anEvent.keyCode == 49) ||
    ((anEvent.modifierFlags & NSEventModifierFlagFunction) &&
     anEvent.keyCode == 14)) {

That worked, but wouldn’t be much useful because users can redefine the emoji keyboard shortcut, so the only way to figure out whether an event is the shortcut I want to prevent is to go through the menus and find one that matches the event keys and triggers the action of opening the emoji picker. Chrome already had code for that, so I had to add something equivalent to Firefox:

// Determines whether the key event matches the shortcut assigned to the Emoji &
// Symbols menu item, so we can avoid dispatching it (and closing the picker).
// It works by looking for a second-level menu item that triggers the picker AND
// matches the shortcut, skipping any top-level menus that don't contain picker
// triggers (avoiding potentially long menus such as Bookmarks).
// It handles fn-E (the standard shortcut), ^⌘Space (which appears in a hidden
// menu when the standard is not redefined) and custom shortcuts (created via
// System Settings > Keyboard > Keyboard Shortcuts > App Shortcuts), save for a
// few complex key combos that send incorrect modifiers.
static bool IsKeyEventEmojiAndSymbols(NSEvent* event, NSMenu* menu) {
  SEL targetAction = @selector(orderFrontCharacterPalette:);
  for (NSMenuItem* topLevelItem in menu.itemArray) {
    if (topLevelItem.hasSubmenu &&
        [topLevelItem.submenu indexOfItemWithTarget:nil
                                          andAction:targetAction] != -1) {
      for (NSMenuItem* item in topLevelItem.submenu.itemArray) {
        if (item.action == targetAction) {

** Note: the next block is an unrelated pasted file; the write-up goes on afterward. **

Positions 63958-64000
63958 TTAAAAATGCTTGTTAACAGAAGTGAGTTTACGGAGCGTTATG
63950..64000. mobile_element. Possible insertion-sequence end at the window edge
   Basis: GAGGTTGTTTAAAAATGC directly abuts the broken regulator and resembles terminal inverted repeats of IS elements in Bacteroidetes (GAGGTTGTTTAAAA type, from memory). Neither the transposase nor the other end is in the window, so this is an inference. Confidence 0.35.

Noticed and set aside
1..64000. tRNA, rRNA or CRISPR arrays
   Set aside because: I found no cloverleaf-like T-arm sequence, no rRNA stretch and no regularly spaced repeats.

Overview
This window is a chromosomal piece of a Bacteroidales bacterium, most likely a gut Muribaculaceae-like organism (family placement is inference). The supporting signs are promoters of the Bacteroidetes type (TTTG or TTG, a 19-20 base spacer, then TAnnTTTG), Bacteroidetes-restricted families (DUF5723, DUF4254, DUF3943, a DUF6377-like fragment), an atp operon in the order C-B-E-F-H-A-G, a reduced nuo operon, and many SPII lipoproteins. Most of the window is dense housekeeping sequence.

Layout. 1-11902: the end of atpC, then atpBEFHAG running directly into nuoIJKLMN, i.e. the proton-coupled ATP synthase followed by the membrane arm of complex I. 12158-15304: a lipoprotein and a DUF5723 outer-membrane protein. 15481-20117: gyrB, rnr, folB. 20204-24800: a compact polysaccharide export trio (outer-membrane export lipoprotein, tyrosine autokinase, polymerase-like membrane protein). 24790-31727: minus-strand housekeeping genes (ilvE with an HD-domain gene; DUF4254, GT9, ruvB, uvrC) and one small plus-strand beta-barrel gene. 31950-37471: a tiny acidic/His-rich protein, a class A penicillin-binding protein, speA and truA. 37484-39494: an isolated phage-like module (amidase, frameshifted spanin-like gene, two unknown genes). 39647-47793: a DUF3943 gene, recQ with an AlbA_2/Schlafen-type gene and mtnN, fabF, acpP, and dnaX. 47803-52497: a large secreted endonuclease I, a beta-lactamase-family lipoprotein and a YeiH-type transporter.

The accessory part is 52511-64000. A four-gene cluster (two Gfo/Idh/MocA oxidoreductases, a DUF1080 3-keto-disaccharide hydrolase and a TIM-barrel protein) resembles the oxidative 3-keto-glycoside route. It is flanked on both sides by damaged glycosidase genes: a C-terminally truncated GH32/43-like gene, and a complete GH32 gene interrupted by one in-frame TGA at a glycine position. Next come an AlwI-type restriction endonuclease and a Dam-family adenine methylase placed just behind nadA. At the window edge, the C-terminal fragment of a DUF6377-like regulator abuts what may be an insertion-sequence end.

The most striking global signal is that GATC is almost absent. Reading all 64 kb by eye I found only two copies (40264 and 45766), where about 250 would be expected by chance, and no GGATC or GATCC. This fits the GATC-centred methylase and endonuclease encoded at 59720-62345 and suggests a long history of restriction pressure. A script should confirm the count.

NSString* itemCharacters = [[item keyEquivalent] lowercaseString];
          NSUInteger itemModifiers = [item keyEquivalentModifierMask];
          NSString* eventCharacters =
              [[event charactersIgnoringModifiers] lowercaseString];
          NSUInteger eventModifiers =
              [event modifierFlags] &

          if ([itemCharacters isEqualToString:eventCharacters] &&
              itemModifiers == eventModifiers) {
            return true;
  return false;

(a nice bonus of doing that was discovering how Apple managed to replace control+cmd+space with fn/🌐+e on the menu, yet the old shortcut still worked: they keep two menu items for “Emoji & Symbols”, but the one linked to the control+cmd+space shortcut is hidden)

With that in place, the fix is as simple as Chrome’s:

// Early exit if Emoji & Symbols shortcut is pressed; fixes bug 1855346
// (first seen on macOS Sonoma) and bug 1833923 (first seen on Monterey)
if ((nsCocoaFeatures::OnMontereyOrLater()) &&
    IsKeyEventEmojiAndSymbols(aNativeEvent, [NSApp mainMenu])) {
  return currentKeyEvent->IsDefaultPrevented();

It turns out that doing this on the right place fixes not only the “flashing” bug, but the “e” one as well, because the later is also being processed twice, but fn/🌐 being such a special key on the Mac, sometimes the second occurrence loses the fn, acting as the e key being pressed right after the fn/🌐+e. That’s why I only apply the check to Monterey or later (after confirming that the “e” bug was introduced in Monterey, and the “flashing” one in Sonoma).